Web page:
Skip to main content

Book Review // Once Upon A Time by Marina Warner

Once Upon A Time by Marina Warner {Goodreads}
Published by Oxford University Press in 2014
Hardback edition; 201 pages {BookDepository}

Non-fiction is way out of my comfort zone, not because I don’t like it but because I feel is like reading a text-book and for that, I have Uni already. Yet, I was very much intrigued by this. I’m getting into fairytales lately and I’ve heard of Marina Warner before since she’s supposed to be prominent figure in this department. I have no idea how to review a non-fiction book and therefore, I’m just gonna tell you below the issues it addresses and how I liked it.

The book explores the many different versions of some very well-known fairytales. For example, Perrault’s Cinderella isn’t the same as Brothers Grimm’s. While Perrault’s features the fairy godmother and it’s the main inspiration for the Disney version, in the Brothers Grimm’s version Cinderella asks a tree for help, a tree that is her mother’s personification. The Brothers also tended to be crueler. This was my favourite part of the entire book: the comparisons between several authors, not only Perrault and Brothers Grimm, and getting to know what they changed and why.

There is also room to talk about modern writers and how they have re-interpreted the fairytales. One writer kept popping up every time: Angela Carter and her Bloody Chamber – a book I plan on reading as soon as the postman brings it to me.
Fairytales have not only being a huge part of different social movements like feminism but have also influenced Freud and his psychoanalysis for instance. The movie industry and its diverse interpretations are also discussed within the pages of Once Upon a Time and there are now a few movies I want to check out. 

Warner drives us in a very light and gently style through the different fairytales, their different writers and what inspired them and what have fairytales mean throughout the centuries since they’ve been around. They have influenced our morality, sexuality and as a result, society. It’s nearly impossible to detach culture from them. Fairytales are an irrevocably part of us. If you are interested in this topic and are looking for something easy to follow and interesting, Once Upon a Time might be the book for you.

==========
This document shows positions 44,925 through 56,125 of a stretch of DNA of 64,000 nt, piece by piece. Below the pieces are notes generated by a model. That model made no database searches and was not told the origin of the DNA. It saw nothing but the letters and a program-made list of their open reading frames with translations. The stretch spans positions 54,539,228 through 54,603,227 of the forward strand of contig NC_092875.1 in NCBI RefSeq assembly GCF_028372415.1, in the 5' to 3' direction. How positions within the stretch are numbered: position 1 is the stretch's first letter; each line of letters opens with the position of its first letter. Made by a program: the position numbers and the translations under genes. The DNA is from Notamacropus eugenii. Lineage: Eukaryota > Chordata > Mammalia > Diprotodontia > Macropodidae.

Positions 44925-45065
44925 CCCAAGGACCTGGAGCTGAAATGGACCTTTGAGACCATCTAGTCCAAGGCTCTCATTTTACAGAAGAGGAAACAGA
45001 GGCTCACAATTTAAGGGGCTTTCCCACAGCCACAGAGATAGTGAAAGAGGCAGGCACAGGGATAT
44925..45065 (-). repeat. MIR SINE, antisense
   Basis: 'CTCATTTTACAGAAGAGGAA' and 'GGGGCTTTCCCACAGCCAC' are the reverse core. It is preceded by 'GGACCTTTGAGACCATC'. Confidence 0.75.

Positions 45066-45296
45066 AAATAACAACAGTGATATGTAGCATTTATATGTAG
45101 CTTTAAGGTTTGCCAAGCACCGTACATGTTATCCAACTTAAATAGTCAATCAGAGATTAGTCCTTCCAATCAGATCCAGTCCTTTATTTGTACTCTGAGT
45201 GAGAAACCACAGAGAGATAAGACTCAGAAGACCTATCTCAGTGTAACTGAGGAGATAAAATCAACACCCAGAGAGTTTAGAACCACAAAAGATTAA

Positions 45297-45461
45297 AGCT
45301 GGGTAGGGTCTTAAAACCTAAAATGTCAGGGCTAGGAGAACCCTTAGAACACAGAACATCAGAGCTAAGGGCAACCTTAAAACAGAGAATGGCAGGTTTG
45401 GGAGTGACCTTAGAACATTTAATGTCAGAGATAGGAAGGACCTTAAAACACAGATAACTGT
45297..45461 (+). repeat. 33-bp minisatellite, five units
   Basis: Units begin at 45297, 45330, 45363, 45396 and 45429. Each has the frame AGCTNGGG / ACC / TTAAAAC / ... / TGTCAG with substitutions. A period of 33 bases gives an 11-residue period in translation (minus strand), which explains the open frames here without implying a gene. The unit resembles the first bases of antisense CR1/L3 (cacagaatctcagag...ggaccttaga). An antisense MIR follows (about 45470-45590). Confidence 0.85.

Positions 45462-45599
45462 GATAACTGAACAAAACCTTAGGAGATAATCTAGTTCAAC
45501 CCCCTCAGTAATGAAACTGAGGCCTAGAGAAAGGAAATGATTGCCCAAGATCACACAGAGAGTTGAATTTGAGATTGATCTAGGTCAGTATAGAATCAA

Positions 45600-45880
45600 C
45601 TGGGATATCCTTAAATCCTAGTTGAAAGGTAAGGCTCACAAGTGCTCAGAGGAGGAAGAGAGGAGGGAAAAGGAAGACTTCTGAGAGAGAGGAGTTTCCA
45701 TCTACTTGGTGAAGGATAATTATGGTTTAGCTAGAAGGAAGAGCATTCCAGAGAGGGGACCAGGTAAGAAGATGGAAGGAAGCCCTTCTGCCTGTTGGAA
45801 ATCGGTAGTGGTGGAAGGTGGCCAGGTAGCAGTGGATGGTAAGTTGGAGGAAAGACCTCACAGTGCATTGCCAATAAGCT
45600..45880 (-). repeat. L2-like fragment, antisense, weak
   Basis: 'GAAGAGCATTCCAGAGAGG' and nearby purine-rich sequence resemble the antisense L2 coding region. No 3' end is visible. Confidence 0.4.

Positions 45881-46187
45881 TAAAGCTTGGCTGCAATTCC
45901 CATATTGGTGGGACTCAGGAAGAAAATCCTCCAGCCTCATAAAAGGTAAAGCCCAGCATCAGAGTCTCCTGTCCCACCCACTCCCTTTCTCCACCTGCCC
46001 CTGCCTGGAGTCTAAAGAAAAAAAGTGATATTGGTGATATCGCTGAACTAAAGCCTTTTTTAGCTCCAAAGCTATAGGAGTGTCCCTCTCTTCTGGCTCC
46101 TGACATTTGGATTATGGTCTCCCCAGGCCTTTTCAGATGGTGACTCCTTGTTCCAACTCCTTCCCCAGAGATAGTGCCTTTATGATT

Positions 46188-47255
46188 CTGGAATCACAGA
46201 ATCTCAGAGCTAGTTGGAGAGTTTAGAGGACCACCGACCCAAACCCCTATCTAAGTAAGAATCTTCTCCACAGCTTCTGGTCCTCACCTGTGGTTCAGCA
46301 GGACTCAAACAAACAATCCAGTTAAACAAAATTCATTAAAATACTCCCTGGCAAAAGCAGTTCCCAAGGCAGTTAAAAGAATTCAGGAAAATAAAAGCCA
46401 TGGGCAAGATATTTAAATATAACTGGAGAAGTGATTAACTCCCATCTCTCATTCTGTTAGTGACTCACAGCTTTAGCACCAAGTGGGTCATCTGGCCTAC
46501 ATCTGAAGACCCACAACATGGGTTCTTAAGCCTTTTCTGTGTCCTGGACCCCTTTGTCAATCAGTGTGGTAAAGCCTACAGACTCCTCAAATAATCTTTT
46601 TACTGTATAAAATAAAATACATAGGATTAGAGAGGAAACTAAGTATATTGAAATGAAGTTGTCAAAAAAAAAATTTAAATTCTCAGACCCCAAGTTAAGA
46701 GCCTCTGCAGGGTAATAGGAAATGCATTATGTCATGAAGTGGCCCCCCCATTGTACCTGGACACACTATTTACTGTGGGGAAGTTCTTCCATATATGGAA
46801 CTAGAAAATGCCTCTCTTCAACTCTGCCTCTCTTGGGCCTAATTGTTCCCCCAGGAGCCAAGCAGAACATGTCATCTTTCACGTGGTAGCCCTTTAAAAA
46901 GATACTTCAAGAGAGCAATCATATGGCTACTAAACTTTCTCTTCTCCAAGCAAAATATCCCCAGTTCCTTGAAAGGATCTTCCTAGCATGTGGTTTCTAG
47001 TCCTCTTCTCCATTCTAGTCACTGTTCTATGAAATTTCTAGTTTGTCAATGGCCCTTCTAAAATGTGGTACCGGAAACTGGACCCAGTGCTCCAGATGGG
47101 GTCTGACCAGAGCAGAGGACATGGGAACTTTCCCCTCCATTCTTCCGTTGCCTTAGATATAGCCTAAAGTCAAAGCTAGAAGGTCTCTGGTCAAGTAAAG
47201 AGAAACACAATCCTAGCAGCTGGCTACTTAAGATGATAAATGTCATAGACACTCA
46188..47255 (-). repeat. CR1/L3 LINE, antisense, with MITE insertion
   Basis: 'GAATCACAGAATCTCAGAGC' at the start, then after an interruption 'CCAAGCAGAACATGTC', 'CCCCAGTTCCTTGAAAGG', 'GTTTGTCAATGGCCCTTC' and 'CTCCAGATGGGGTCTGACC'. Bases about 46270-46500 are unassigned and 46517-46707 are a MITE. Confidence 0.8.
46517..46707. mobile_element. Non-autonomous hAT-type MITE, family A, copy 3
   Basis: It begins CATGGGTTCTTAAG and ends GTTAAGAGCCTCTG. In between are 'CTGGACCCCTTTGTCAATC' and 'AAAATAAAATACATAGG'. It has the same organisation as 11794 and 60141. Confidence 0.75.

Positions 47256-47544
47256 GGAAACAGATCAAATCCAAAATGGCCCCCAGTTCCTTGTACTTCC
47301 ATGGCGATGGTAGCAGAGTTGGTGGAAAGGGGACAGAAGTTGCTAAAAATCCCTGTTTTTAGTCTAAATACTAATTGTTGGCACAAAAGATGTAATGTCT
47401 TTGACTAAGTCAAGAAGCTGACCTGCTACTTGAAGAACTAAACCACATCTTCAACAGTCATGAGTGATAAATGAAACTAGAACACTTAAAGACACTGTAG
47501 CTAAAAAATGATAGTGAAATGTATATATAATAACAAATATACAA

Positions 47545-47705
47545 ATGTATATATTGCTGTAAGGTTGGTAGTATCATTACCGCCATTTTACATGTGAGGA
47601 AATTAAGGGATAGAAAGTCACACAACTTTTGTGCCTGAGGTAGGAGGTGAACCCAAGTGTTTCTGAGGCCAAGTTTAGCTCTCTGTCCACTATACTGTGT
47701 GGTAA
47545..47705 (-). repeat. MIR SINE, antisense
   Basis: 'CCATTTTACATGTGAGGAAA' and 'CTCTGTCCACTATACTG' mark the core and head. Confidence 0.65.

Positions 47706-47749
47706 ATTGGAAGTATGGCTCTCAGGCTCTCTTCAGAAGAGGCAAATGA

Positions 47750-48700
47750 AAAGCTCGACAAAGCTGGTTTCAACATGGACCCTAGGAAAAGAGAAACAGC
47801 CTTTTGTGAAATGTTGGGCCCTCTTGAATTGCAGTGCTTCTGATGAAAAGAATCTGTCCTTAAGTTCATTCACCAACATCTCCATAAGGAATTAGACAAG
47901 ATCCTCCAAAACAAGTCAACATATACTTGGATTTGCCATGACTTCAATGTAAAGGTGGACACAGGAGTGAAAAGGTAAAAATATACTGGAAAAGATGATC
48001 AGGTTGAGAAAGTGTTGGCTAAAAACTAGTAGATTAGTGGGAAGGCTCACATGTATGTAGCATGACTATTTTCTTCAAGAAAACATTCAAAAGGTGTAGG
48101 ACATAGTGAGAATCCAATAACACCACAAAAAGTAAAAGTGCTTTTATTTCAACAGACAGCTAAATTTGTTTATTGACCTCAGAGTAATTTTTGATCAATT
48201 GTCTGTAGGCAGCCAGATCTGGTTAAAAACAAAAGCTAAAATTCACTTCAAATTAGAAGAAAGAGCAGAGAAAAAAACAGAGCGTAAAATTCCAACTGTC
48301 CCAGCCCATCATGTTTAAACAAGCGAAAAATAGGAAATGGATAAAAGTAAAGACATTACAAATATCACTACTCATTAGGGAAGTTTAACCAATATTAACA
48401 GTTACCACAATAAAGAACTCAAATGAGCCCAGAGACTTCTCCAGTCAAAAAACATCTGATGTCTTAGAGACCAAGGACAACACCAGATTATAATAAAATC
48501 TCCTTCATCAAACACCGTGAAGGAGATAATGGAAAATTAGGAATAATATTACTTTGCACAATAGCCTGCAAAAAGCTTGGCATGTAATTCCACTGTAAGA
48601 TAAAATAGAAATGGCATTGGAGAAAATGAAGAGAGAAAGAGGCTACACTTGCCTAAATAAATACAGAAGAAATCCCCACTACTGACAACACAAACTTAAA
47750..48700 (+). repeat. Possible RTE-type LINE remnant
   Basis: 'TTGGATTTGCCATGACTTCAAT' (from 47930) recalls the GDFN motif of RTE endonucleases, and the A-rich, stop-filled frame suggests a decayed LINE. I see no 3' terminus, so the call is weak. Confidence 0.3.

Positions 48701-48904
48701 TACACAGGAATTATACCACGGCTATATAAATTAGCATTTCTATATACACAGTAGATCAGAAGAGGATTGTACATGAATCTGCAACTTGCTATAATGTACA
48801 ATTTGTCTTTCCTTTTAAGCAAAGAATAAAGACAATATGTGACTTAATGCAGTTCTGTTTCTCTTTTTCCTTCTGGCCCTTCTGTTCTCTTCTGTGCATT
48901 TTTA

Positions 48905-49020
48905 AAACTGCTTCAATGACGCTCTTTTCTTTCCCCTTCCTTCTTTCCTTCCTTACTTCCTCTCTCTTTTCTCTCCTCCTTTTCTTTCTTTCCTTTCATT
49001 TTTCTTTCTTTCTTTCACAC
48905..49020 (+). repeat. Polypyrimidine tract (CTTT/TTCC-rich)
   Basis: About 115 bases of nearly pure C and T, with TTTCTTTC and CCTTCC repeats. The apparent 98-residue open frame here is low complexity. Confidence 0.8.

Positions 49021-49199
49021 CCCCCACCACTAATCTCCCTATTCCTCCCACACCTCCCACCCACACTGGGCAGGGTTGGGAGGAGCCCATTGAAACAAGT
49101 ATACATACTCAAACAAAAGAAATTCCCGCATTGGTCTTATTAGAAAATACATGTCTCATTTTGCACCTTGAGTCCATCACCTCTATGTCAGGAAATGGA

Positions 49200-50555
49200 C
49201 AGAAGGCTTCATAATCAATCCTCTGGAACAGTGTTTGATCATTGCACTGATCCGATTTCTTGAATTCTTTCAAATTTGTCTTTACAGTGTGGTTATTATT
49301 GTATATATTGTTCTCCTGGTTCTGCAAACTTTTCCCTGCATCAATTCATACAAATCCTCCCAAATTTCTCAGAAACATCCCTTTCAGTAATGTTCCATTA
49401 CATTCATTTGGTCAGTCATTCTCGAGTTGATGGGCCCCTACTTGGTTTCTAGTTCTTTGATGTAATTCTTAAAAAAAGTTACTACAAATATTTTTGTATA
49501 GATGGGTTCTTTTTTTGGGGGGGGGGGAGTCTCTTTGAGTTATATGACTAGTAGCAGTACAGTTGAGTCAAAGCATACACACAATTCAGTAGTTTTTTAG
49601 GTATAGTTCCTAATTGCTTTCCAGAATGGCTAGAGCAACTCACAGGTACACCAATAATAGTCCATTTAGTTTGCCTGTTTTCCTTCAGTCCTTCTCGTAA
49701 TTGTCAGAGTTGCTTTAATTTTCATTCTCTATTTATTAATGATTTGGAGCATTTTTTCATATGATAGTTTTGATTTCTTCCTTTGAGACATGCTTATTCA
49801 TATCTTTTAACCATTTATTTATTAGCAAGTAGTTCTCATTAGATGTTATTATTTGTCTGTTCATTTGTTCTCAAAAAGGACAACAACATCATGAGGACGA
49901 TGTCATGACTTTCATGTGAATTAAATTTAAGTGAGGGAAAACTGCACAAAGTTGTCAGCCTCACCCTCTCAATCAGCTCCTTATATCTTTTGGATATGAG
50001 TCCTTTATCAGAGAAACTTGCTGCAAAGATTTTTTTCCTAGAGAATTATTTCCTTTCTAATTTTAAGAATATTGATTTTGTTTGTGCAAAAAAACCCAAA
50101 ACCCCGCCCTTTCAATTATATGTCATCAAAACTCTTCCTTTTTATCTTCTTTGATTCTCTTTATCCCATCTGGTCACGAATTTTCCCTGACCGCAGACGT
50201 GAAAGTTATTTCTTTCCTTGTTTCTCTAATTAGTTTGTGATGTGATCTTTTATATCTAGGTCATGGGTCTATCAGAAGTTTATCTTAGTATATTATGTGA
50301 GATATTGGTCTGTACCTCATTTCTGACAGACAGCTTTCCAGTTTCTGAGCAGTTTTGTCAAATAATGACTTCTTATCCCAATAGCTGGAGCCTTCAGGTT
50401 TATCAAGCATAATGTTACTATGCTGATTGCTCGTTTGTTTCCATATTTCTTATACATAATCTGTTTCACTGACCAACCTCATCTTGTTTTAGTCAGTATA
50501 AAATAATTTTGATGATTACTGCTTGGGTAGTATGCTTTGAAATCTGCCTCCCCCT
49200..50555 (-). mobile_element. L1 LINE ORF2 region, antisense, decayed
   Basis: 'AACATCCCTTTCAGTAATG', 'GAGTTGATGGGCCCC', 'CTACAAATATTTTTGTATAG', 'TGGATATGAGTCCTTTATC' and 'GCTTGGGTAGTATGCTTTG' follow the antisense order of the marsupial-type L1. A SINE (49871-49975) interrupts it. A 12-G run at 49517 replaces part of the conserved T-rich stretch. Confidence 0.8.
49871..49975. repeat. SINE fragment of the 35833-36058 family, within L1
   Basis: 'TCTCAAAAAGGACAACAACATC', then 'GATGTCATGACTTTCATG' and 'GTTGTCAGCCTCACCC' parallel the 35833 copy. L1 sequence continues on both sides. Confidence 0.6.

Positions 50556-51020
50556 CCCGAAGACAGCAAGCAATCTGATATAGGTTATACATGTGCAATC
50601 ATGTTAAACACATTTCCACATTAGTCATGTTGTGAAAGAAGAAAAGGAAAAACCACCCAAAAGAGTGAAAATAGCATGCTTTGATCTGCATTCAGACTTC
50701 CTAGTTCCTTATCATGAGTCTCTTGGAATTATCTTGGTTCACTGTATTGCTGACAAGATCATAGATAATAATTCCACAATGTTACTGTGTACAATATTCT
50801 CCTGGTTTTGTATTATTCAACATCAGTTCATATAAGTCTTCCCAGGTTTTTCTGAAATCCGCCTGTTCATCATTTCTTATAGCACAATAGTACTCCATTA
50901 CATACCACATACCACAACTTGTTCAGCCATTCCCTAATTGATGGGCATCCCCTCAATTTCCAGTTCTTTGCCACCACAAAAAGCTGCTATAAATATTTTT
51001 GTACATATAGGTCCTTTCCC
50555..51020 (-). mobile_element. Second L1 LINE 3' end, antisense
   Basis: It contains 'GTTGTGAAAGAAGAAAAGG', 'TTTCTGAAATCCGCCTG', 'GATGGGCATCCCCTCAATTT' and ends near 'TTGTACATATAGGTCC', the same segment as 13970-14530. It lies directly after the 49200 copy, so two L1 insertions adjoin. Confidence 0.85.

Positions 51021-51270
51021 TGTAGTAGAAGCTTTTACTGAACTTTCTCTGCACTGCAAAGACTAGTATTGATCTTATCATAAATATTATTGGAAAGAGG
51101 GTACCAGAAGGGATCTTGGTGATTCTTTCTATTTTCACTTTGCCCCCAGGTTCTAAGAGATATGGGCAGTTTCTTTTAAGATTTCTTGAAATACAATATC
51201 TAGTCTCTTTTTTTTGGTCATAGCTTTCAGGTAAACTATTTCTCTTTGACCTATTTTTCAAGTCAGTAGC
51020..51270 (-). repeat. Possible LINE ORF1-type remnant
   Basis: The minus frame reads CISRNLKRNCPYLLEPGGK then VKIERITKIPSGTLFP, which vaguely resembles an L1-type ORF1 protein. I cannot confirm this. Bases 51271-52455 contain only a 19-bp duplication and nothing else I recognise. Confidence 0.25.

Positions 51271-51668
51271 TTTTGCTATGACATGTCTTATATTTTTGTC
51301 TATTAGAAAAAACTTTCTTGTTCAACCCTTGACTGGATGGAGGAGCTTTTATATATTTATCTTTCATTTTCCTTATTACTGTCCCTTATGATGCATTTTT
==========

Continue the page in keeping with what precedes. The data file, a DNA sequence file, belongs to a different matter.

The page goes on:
My Rating:


Do you like fairytales? Do you know the original versions? Which one is your favourite?

Comments

Popular posts from this blog

Vintage Classics: Brontë Series

Maybe you don’t know this about me but I collect different edition of Jane Eyre and when I learnt that Vintage was releasing the new Brontë series I just couldn’t say no. 

The 80th Anniversary Edition of Rebecca by Daphne Du Maurier

I received this beautiful edition in the mail yesterday and I just couldn't not share it here. I read Rebecca last year and despite not writing a full review of it here on the blog, it became one of my all time favourites. Still today there are moments when I find myself thinking about the story and the characters. Du Maurier brings to life and incredible story and memorable characters and it's one of those books I'll recommend to anyone.

On the Come Up by Angie Thomas | 2021 Reads

  I enjoyed this because Thomas focuses mostly on the internal conflicts of the main character and how her decisions affect her and everybody around her and still deals with a lot of racial issues that Black (and Brown) young people have to deal with in the US, especially in poor neighbourhoods. Bri is a teen going through a difficult time. She can seem hot-headed, opinionated and, at times, selfish, but she is just trying to be herself, help those she loves and pursue her dreams of becoming a rapper. I was reminded though of why I rarely read YA contemporary fiction these days: one, dramatic teens (don't get me wrong, I get where they are coming from but still makes my eyes roll) and two, intentional lack of communication between adults and kids which drives me up the wall. Follow